By the end of November, over 62mlbs U3O8 equivalent had changed hands in the uranium spot market. That’s almost 40% above the record annual volume set in 2015, industry consultant TradeTech notes, and there’s still December to come.
March of 2015 saw the spot price peak out around US$39/lb before falling slowly to US$34/lb by year-end. Selling began to accelerate in 2016 to a low under US$18/lb in December that year. An attempt to rally in 2017 failed and by March 2018, the spot price was back at US$20/lb once more.
The price has done nothing but move up ever since.
Over the period, uranium producers responded by cutting production, mothballing mines or shutting down altogether. Those with delivery contract obligations began buying uranium in the spot market rather than producing it at a higher cost. The more production was shut down, the more producers appeared as buyers in the market.
This year has also seen the rise of the new uranium speculator, via listed investment funds which have bought and stored product on the assumption the price will rise in future.
Back in 2015 actual consumers of uranium were well stocked and saw little need to rush into purchases despite historically low prices on offer. By 2018, as prices continued to rise, utilities started to become a little more anxious.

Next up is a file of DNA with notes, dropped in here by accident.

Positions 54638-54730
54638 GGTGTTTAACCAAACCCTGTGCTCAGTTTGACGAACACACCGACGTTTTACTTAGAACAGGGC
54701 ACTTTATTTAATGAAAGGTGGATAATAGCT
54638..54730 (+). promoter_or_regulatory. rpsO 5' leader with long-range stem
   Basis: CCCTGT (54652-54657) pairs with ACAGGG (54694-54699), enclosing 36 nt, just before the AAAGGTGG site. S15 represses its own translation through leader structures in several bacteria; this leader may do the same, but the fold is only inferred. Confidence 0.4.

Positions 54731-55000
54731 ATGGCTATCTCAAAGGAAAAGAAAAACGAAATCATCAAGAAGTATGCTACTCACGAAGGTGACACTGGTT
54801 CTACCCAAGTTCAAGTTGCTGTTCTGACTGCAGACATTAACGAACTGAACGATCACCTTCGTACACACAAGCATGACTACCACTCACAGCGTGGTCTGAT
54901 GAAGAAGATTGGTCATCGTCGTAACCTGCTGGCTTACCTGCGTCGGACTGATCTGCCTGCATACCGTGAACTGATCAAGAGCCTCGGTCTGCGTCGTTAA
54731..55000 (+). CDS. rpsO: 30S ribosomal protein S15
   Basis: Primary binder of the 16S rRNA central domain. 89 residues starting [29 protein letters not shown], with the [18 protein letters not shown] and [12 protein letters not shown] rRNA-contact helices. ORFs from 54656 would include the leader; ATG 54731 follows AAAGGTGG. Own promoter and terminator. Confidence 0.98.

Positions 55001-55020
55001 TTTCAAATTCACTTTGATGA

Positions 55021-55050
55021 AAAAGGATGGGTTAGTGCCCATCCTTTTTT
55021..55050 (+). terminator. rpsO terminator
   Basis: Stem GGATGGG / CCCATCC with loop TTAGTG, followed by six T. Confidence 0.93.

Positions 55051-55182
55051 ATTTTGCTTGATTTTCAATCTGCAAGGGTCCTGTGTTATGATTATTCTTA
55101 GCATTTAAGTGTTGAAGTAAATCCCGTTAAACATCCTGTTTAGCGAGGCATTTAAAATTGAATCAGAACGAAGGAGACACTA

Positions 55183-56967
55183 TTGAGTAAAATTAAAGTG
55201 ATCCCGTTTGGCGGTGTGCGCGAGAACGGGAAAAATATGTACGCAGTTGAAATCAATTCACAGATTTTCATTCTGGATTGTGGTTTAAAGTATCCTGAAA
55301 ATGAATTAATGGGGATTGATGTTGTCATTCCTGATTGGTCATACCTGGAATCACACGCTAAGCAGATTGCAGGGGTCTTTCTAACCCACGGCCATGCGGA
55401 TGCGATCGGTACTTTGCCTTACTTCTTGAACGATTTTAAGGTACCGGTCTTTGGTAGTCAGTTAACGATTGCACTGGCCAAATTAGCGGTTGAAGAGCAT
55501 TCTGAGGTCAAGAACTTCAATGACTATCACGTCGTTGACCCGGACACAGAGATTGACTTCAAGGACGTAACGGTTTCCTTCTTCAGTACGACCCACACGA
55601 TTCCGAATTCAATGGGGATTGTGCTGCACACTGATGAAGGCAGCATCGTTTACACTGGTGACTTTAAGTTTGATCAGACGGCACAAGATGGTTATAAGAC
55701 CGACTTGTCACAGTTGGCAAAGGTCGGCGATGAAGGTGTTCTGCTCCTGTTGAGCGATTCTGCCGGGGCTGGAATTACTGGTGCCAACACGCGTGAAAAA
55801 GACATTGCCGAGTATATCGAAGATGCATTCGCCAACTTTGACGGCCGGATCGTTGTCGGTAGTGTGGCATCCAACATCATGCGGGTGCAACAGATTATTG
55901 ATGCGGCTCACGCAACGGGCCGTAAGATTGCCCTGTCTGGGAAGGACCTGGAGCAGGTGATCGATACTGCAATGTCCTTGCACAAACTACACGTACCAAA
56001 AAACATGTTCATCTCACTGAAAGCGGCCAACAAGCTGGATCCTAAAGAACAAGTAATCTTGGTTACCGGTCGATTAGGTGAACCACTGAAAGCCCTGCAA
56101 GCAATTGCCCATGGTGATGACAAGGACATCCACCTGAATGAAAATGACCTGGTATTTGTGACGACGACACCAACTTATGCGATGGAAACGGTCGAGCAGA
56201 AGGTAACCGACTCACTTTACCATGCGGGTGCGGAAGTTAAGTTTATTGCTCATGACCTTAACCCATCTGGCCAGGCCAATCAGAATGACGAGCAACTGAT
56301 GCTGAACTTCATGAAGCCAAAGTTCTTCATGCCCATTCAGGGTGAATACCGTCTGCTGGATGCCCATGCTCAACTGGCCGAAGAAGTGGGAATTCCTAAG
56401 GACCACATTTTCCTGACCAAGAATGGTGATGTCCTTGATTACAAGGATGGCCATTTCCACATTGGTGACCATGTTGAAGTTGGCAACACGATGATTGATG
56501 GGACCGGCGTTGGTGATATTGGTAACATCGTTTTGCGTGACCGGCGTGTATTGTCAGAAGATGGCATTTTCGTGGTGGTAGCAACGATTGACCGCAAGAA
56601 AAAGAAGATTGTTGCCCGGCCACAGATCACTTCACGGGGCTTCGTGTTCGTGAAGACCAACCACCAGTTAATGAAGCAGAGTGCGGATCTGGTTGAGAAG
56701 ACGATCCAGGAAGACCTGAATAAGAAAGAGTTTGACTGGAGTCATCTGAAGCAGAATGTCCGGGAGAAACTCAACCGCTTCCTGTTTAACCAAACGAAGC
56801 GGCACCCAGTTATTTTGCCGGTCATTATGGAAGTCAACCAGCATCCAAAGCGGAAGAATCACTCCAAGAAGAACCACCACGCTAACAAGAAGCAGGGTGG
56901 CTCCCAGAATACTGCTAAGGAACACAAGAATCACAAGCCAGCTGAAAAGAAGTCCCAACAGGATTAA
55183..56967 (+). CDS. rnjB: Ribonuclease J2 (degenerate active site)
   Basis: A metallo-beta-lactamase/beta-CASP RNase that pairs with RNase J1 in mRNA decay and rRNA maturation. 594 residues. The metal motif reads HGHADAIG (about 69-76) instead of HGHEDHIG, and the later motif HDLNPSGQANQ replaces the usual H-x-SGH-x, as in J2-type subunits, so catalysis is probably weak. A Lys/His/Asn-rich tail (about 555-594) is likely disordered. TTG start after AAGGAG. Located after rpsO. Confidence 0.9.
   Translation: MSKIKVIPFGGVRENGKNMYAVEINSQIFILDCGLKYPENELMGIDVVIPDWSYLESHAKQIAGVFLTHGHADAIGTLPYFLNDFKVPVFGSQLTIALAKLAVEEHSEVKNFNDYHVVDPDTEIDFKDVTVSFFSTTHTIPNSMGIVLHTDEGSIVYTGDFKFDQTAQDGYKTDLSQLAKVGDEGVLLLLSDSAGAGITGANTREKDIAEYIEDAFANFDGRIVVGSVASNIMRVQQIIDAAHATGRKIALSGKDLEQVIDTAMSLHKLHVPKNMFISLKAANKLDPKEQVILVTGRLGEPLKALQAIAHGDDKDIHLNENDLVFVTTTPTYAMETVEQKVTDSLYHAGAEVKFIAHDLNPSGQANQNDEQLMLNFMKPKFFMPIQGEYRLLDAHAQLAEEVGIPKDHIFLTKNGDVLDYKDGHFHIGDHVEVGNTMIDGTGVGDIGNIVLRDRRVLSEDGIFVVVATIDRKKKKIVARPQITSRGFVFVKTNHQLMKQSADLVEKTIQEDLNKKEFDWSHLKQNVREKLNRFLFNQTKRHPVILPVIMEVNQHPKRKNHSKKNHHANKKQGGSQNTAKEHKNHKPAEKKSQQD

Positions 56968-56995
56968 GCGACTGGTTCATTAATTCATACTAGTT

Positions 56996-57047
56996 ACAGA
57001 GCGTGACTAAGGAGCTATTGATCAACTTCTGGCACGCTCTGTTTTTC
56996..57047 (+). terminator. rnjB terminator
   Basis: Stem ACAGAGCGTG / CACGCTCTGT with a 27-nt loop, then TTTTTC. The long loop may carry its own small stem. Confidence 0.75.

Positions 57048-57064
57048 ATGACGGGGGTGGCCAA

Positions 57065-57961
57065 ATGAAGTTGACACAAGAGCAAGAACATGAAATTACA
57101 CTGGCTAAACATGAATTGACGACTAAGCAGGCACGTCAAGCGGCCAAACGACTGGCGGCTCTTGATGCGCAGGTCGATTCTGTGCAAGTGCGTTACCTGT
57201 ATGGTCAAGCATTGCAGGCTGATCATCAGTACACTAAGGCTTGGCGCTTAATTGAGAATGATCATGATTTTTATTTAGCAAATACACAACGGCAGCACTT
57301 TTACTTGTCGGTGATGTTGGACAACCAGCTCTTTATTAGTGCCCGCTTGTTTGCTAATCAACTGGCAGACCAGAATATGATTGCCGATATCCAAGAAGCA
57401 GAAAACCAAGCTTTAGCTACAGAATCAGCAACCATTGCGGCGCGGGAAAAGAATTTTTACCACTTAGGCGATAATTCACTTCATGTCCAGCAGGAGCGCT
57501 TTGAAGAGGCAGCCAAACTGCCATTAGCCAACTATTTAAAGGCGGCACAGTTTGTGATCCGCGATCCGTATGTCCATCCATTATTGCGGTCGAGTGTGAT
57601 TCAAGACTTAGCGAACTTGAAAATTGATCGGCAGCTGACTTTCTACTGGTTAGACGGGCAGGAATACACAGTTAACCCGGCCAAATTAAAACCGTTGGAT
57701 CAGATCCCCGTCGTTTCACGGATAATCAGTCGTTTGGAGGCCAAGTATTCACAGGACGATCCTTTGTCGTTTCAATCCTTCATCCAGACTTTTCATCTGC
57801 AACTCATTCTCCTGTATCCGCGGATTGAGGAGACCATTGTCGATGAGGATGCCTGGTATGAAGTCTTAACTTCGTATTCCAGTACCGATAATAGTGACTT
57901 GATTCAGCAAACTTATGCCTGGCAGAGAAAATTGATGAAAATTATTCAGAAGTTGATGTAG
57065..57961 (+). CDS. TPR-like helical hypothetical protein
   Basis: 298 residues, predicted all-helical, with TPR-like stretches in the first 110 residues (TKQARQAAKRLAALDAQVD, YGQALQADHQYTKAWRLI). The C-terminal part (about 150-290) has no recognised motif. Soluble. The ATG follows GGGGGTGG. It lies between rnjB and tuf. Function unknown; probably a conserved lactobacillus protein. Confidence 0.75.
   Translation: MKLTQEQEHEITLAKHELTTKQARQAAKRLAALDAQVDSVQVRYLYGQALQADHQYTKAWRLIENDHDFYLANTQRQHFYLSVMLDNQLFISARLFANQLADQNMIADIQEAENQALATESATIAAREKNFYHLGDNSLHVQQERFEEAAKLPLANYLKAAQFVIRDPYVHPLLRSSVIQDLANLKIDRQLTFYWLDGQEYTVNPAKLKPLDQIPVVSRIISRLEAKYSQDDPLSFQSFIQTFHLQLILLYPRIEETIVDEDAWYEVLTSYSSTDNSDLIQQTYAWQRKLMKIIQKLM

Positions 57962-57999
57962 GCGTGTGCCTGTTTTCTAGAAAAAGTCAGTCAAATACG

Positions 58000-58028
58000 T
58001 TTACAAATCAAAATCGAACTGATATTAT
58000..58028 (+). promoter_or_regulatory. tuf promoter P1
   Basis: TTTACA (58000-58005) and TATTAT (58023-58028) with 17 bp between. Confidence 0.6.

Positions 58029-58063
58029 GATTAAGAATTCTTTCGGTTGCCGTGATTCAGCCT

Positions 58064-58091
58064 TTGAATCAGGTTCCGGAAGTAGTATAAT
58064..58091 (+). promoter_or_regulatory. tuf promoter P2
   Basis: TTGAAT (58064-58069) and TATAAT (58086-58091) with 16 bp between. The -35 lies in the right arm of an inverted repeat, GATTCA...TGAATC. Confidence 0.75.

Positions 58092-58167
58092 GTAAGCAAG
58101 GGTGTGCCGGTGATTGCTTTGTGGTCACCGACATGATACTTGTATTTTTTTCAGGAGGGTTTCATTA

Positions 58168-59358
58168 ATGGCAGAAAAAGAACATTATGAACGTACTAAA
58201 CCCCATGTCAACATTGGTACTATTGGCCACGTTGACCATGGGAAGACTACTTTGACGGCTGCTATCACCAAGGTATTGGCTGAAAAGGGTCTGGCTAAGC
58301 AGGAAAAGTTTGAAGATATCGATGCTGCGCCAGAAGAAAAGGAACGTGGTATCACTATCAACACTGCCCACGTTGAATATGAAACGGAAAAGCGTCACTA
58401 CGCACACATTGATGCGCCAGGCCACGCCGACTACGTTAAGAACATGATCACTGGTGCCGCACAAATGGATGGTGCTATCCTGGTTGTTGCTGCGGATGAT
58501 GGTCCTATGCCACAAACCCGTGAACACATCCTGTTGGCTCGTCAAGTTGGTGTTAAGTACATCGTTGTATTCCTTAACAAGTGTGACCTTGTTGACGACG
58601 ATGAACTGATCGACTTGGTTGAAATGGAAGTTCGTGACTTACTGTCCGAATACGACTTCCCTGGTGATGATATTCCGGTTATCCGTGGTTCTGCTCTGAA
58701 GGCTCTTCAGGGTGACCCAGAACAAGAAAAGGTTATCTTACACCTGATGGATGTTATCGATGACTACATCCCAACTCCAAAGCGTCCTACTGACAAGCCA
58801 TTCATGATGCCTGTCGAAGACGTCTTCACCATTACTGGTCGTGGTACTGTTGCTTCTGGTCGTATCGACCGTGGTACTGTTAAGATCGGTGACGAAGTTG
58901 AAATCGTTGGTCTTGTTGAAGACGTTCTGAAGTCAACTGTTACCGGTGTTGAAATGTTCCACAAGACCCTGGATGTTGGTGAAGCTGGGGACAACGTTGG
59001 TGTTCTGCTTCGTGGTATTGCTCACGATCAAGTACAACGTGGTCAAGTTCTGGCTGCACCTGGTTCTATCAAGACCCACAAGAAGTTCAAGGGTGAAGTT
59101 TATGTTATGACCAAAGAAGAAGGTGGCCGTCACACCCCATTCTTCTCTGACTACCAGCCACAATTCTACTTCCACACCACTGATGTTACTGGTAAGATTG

The end result is a current spot price that is 33% above the 2017 average price of US$21.94/lb.
Nearly 1mlbs U3O8 equivalent changed hands in the spot market last week, 500,000lbs of which was traded on the last day of the month. The spot price shot up early in the week but this brought in the sellers, such that TradeTech’s weekly spot price indicator closed the week up US10c at US$29.10/lb, and up US$1.10 from end-October.
Uranium term markets saw three transactions completed in November totalling 4mlbs. TradeTech’s term market indicators remain unchanged at US$30.00/lb (mid) and US$31.00/lb (long).
Macron Slows Down
French president Emmanuel Macron has been forced to rethink the country’s nuclear energy policy. A prior policy set in the wake of Fukushima committed France to a reduction of nuclear power as a percentage of total electricity generation to 50% by 2025. Last week Macron confirmed the timing for that target will be extended to 2035.
Macron nevertheless outlined plans for the closure of 14 reactors in the 2020-35 period, beginning with Fessenheim units 1 and 2, France’s oldest reactors.
Meanwhile, Poland has become the latest emerging market to jump on the nuclear bandwagon. The country’s energy ministry last week announced plans for Poland’s first reactor to be completed by 2033, pending government approval.